My husband and I have a tiny house in Montana, so we return to the property to enjoy some fall weather, spend time with family and our dogs, and allow my husband to hunt. This gives us about a month and a half off skis to relax and reset. Now that the tiny house is built, we plan to use some of that time for a beach vacation, perhaps in Bali or Indonesia!

Q: Who else are you working with in terms of other instructors and who are your guests?

A: New Zealand offers a very international work environment, creating an inspirational mix of skiers with diverse certifications and philosophies. Over the past few years, we’ve enjoyed our own mini-Interski at TC (Treble Cone), where trainers from different countries host clinics for fellow instructors. It’s incredibly fun and educational! I’m always amazed at the talent across various schools in New Zealand, including demo team members, guides, ex-professional skiers and riders, ski school directors, ski school owners, the list goes on and on.

Our client base is also quite diverse and varies depending on school holidays. We regularly see local school groups and athletes, as well as NZ holiday goers. Additionally, we have a large number of Australian visitors and a significant contingent of Chinese and Japanese clients. Like most ski schools, the majority of our lessons are beginners, but the Southern Hemisphere environment fosters a unique setting for high-performance athletes coming to train. We also see a lot of instructor training and various ski associations, including NZSIA and PSIA-AASI, running courses and exams.

Q: What are living conditions like? Food? Pay? Days off?

A: Living in New Zealand is beautiful, with amazing scenery, and the rentals, if you can find one, tend to be very nice. Although finding a rental can be challenging, I’m always impressed with how well Cardrona/TC takes care of their new hires and helps them find accommodation.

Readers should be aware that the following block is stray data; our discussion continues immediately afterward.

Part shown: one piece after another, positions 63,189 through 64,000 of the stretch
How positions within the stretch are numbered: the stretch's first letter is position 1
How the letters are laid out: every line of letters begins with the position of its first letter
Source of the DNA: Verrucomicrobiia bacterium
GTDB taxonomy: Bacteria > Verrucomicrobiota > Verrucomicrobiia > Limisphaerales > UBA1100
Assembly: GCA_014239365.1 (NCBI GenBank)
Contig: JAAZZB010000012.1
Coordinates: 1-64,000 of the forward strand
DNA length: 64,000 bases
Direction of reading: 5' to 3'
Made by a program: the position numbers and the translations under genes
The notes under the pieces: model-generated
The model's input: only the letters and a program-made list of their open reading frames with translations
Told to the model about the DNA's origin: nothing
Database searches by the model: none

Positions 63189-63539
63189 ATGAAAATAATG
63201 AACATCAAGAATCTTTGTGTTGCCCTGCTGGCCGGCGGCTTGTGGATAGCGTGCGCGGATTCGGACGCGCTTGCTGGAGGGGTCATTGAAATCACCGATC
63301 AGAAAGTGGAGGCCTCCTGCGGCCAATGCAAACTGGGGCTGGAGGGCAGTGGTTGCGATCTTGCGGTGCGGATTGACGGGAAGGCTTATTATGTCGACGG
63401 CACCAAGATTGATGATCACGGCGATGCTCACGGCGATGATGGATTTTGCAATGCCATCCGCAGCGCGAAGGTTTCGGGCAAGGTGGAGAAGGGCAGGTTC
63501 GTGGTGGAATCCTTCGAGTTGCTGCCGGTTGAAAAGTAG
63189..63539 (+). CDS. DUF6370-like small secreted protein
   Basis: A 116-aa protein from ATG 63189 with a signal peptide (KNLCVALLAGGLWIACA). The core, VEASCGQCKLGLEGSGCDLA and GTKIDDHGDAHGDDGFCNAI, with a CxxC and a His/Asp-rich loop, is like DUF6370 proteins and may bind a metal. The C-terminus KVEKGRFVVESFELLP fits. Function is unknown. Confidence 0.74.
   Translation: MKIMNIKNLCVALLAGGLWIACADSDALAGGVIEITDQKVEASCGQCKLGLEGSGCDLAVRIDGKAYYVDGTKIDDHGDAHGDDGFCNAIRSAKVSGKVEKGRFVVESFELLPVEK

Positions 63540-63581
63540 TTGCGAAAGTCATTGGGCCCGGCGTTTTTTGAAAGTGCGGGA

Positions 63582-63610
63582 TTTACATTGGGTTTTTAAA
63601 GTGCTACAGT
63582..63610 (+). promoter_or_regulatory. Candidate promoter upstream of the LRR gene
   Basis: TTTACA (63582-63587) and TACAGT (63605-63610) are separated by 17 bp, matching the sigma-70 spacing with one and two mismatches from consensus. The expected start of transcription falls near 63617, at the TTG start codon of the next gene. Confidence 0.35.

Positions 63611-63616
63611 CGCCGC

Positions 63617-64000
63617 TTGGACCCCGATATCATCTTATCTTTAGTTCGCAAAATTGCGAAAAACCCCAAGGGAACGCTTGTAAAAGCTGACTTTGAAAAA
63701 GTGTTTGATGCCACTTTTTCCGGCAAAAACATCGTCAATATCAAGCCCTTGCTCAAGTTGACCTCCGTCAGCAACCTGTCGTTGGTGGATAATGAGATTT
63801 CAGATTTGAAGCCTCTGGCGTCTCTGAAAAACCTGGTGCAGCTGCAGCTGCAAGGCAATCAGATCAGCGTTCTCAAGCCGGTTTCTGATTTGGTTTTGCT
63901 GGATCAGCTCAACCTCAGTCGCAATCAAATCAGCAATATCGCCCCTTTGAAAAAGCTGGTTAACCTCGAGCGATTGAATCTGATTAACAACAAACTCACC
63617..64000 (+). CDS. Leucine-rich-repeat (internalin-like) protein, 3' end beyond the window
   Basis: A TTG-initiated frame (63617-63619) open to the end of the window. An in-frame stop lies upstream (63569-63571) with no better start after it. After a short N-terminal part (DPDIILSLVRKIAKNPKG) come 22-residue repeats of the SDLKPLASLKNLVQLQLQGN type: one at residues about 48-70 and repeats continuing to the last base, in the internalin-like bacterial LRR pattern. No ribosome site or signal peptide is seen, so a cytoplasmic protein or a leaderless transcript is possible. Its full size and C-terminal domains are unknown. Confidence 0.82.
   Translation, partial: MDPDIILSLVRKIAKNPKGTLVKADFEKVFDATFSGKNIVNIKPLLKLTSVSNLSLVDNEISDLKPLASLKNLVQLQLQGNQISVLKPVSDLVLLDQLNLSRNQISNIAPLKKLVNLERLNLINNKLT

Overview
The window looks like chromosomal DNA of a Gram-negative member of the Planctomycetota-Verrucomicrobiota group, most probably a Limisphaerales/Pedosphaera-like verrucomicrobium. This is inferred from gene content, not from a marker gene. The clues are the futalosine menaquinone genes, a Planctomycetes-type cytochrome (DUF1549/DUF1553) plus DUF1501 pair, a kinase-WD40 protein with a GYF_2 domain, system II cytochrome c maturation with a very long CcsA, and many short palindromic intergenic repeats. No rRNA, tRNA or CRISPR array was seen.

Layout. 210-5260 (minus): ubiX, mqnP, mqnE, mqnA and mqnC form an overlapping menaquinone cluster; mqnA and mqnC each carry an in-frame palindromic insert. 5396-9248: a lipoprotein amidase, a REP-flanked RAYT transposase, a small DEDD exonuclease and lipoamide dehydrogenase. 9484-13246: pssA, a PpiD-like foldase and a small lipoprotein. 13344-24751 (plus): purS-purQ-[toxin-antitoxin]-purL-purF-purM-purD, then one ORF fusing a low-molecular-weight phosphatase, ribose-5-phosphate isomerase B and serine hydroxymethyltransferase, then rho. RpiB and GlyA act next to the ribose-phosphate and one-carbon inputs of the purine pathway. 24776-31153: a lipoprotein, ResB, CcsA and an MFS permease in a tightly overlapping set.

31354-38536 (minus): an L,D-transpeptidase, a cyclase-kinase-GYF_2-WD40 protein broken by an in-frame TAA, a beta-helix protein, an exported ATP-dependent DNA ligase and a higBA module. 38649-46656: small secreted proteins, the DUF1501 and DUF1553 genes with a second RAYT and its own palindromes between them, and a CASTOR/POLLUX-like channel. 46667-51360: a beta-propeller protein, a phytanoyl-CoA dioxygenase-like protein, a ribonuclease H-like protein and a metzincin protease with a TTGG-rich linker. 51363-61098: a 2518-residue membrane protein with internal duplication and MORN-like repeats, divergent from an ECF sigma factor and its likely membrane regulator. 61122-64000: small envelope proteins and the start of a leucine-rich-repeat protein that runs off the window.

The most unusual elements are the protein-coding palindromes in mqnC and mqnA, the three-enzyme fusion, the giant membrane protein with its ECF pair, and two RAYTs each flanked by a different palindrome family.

As an island nation, New Zealand can be expensive, with high costs for rent, food, drinks, and exploring. However, the favorable exchange rate for the U.S. dollar can help stretch your money further. Instructors typically make a base rate in the higher $20s, around $27 an hour, with higher rates for teaching and even higher rates for requests.

If you’re eager to work, there are usually opportunities available, whether it’s putting up fences or meet-and-greets. However, if you’re willing to backline, you might find yourself without work for extended periods, so it’s good to take on work during busy times. Sponsored visa holders are expected to work a certain number of hours and should be ready to work full-time hours each week.

The more years you work, the more clients you build, and the more profitable it becomes. However, as a first-year instructor, be prepared to work hard, knowing that breaking even is normal.

Q: Are you at the mountain all season or do you get days off? Are there other places to travel?

A: There are definitely days off. During busy seasons, some people might only take one day off a week, but generally, they manage to get everyone their two days off each week. As in any ski school there are ideal times for taking days off, and it’s advisable to avoid holiday periods for time off. Cardrona/TC is part of RealNZ, a larger company offering incredible adventures throughout New Zealand, such as jet boating, steamships, cruises in the sounds, and more. All employees enjoy discounts or even complimentary activities. I encourage anyone visiting to plan for day trips and exploration and consider extending their stay beyond the resort’s closing for additional travel opportunities.

Q: How and why could other instructors do this?

A: I encourage anyone eager to extend their winters to take advantage of more time on snow, gain diverse perspectives, and travel the world. This experience can significantly broaden your understanding of industry possibilities and accelerate your training and certification goals. Moreover, it’s an excellent opportunity to network and meet some truly amazing people.

New Zealand offers various visa options, including the working holiday visa, which allows individuals to secure their own visa. There are also sponsored visa options depending on your experience and certification.